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And so the rest of the film follows Daniella across the country, seducing and then murdering all she encounters, male or female, until she meets a stuntman (!) at an abandoned Wild West village (!!). He is the first person who hasn’t tried to rape her, and so she waits until he’s up a tower and shoots him. He falls to the ground laughing and we realise he was demonstrating one of his stunts. And so begins the silliest and most wonderful love montage in cinema history! They’re running on the beach. He’s jumping through a window! They’re swimming. They’re having sex! It’s absurd and I love it and I realise I’ve actually started to care about Daniella, despite the fact that her whole journey seems to be a metaphor about women as wild animals who need to be domesticated. After giving up killing and taking up being a full-time housewife, her idyll is shattered when three thugs invade her home and you know the consequences can only be tragic.

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Apart from occasionally being sidetracked by some tedious business with the police, Werewolf Woman is as fast moving and consistently entertaining as the Nasties come. The sex and nudity are plentiful, the violence savage and bloody. The music veers from Goblin-style jazz rock to bluegrass harmonica, often in the space of one scene. And goddam it if I didn’t actually feel for poor Daniella when those assholes show up, just as she’s getting her life together.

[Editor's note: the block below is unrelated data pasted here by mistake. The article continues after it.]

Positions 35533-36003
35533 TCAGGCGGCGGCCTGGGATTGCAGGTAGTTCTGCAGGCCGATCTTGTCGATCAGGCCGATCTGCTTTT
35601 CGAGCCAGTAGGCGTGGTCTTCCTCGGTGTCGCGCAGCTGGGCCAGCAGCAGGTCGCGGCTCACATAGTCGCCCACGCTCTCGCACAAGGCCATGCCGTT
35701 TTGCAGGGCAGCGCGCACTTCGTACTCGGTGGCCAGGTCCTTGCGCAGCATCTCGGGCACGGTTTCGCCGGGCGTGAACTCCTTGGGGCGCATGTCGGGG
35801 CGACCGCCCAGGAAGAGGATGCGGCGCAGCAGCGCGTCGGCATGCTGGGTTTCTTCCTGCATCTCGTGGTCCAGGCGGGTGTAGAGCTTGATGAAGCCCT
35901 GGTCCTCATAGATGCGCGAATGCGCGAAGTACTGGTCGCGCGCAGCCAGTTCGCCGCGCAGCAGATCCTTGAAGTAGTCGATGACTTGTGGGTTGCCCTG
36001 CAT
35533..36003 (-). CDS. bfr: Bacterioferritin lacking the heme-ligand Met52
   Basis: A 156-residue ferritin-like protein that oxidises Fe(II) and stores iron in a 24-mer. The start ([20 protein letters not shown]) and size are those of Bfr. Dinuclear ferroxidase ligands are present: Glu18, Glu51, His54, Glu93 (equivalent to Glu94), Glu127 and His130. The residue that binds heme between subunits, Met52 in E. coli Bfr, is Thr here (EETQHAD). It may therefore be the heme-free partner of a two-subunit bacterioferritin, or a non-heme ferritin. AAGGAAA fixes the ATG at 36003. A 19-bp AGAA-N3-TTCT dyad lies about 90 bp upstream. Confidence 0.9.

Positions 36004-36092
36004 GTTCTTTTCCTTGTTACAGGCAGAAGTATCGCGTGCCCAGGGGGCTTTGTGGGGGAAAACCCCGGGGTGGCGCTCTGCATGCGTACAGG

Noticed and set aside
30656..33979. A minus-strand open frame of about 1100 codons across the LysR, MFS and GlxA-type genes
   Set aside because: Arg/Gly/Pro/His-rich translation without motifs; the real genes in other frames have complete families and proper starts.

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Werewolf Woman comes right in the middle of a really long run of dark, humourless Nasties and is all the more welcome for it. If you’re looking for a sleazy good time, you can’t really go wrong with the Manwolf Woman.

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The Video Nasties #43 – SS Experiment Camp (1976, Sergio Garrone)

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‘With all those beautiful women arriving,

I hope it’s a secret mission of a sexual nature!’

Aaaaaand we’re back in the Third Reich, whether you want it or not. Sergio Garrone, best known for his spaghetti westerns, gives us ‘a secret mission of a sexual nature’, so secret in fact that at no point does the film ever tell us what the mission is.

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We know that a group of women have been brought to a Nazi camp for some unspecified experiments involving perpetuating the Aryan race. We know that the doctor is transplanting women’s uteruses for reasons. But none of this really matters, because the experiments are only a part of the story. Instead, we focus on the sinister Colonel Von Kleiben and his unhealthy fascination with the balls of lantern jawed hunk Helmut. Yes, this is a film about the world’s first testicle transplant, and I bet you didn’t expect me to say that.

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It’s not all fun and games though. It’s been a while (not long enough) since we visited Love Camp 7, but now we are of course back in Nazisploitation territory and all the tasteless, humourless nastiness that goes along with it. We open with a nude women being electrocuted, the camera making sure to catch every jiggle of her breasts as she screams in agony, and every inch of nude flesh as her corpse is wheeled to an incinerator. From our vantage point of 2018, it’s hard to imagine that this was ever deemed acceptable to grace cinema screens, but here it is. The sexualisation of the victims of concentration camps. Read that sentence back. What are we doing with our lives people?